The remains of a Holocaust survivor are lost in the mail — and she’s not the only one
Eugenia Yuspeh, one of the oldest remaining Holocaust survivors, passed away last month at the age of 97. Nearly a month later, her remains still haven’t made it to her final resting place, and it seems the United States Postal Service is at fault.
Traditionally, Jewish burial is encouraged to take place as soon as possible after death, and within 24 hours if possible. Though cremation is not a traditional method of Jewish burial, Yuspeh insisted on it.
Detailing the saga on Twitter., Arielle Yuspeh, her granddaughter, recalled her saying, “It’s how my whole family went, I want to go like they did.” Eugenia was alluding to her sisters and mother, along with dozens in her extended family, who died in the gas chambers at Auschwitz, according to the Zachor Project.
Though she fled from Poland to the Soviet Union at the start of the war, Eugenia’s harrowing survival story had only just begun. In the USSR, she was captured by Soviet authorities and deported to a gulag in Siberia, where she worked as a lumberjack. She then escaped the gulag, and met her eventual husband, Albert, soon thereafter. For many years after the war, Eugenia, known as Jean but affectionally called “Nanya,” was reluctant to share her story, Arielle said. But late in life she began to open up about her experience with various Jewish groups.
Knowing that they would be moving her remains from Wisconsin to New Orleans, the Yuspehs expected it would take a little longer for Eugenia to reach them. But she has been missing since May 3, the day they shipped her.
Like so many other Americans who have passed away during a global pandemic, Yuspeh’s ashes were entrusted to the U.S. Postal Service.
In the past, cremated remains would usually be transported by family members themselves, but travel restrictions brought on by the pandemic have left more and more relying on the mail.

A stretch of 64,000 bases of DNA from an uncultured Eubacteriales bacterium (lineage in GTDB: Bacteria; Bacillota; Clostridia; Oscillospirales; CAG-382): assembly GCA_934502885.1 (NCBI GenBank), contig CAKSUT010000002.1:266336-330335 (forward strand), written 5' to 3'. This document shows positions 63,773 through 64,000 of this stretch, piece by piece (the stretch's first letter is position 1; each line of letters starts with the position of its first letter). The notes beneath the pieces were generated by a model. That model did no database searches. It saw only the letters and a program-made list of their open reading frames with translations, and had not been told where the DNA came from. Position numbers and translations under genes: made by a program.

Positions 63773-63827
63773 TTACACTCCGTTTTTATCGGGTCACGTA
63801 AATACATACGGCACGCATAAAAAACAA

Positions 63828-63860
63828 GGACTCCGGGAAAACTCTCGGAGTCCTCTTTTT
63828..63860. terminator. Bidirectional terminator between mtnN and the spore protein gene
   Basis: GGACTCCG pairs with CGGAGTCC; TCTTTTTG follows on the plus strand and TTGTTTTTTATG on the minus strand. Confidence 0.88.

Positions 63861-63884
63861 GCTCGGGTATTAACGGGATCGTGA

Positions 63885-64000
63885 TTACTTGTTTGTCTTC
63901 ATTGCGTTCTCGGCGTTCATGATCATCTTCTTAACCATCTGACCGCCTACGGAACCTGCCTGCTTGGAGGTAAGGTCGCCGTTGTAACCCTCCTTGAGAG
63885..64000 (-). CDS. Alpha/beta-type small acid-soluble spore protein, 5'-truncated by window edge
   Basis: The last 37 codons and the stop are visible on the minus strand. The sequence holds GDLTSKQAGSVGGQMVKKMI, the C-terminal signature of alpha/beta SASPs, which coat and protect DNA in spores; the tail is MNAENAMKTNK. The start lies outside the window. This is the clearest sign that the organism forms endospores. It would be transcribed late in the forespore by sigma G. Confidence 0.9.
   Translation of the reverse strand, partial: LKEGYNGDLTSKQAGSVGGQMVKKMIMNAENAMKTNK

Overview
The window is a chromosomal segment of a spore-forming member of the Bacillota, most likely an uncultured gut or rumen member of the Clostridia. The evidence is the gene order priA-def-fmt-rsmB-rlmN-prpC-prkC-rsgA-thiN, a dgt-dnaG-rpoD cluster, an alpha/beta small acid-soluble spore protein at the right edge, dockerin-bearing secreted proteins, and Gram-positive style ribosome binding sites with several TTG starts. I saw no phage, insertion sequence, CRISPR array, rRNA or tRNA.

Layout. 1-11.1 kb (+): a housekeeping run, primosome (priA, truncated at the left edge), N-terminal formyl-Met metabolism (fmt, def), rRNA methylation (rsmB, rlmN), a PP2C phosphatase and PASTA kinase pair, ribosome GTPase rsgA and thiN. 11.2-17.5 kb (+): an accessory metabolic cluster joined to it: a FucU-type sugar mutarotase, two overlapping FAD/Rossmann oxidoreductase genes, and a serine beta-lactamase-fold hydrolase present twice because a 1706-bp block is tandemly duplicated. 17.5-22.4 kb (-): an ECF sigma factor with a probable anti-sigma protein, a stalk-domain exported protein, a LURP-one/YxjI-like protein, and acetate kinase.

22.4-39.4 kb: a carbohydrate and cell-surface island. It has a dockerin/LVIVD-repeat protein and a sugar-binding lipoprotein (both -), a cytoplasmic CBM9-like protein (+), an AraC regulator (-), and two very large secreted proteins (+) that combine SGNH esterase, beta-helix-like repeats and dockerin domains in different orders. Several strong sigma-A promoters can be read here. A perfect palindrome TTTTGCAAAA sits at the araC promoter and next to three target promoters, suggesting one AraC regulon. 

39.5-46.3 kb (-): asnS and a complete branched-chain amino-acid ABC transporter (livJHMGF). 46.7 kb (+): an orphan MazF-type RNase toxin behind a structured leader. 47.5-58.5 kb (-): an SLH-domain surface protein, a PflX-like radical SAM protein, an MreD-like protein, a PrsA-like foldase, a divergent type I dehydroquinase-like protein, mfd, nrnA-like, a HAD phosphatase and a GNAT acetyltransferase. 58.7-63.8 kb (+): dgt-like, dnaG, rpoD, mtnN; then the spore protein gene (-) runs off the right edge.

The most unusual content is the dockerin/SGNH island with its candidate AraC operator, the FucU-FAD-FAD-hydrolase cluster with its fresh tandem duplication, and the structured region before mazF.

It’s become common enough that the USPS, who are the only legal transporters of human remains, offers a special kit for the transportation of ashes. The boxes are affixed with a bright orange label clearly stating their contents, they are only shipped by the USPS’s Priority Express Mail Service and can only be delivered with the signature of the recipient.
When those measures fail though, there seems to be little recourse.
Though the USPS is the only legal transporter of ashes, they frequently contract out overnight shipping to FedEx. Since Yuspeh’s ashes were sent on May 3, the tracking information has not been updated, Arielle wrote in a Twitter thread. The family believes that after leaving Wisconsin, the remains likely ended up in a FedEx processing center in Memphis, Tennessee, but have no way to know for sure.
The Yuspeh family aren’t the only ones to have their loved ones mishandled in the post.
Daniel Rubin, a veteran editor for the Philadelphia Inquirer, quite literally lost his mother Lotti in February, and recently wrote about the experience. Like Yuspeh, her remains were entrusted to the post office. And like Yuspeh, after an initial update that they had been shipped, they disappeared.
Rubin also ultimately discovered that her remains had ended up in Memphis, where they had been relegated to a sorting bin for lost and damaged packages. Six weeks after she was supposed to arrive, Lotti finally made it to her family in Philadelphia.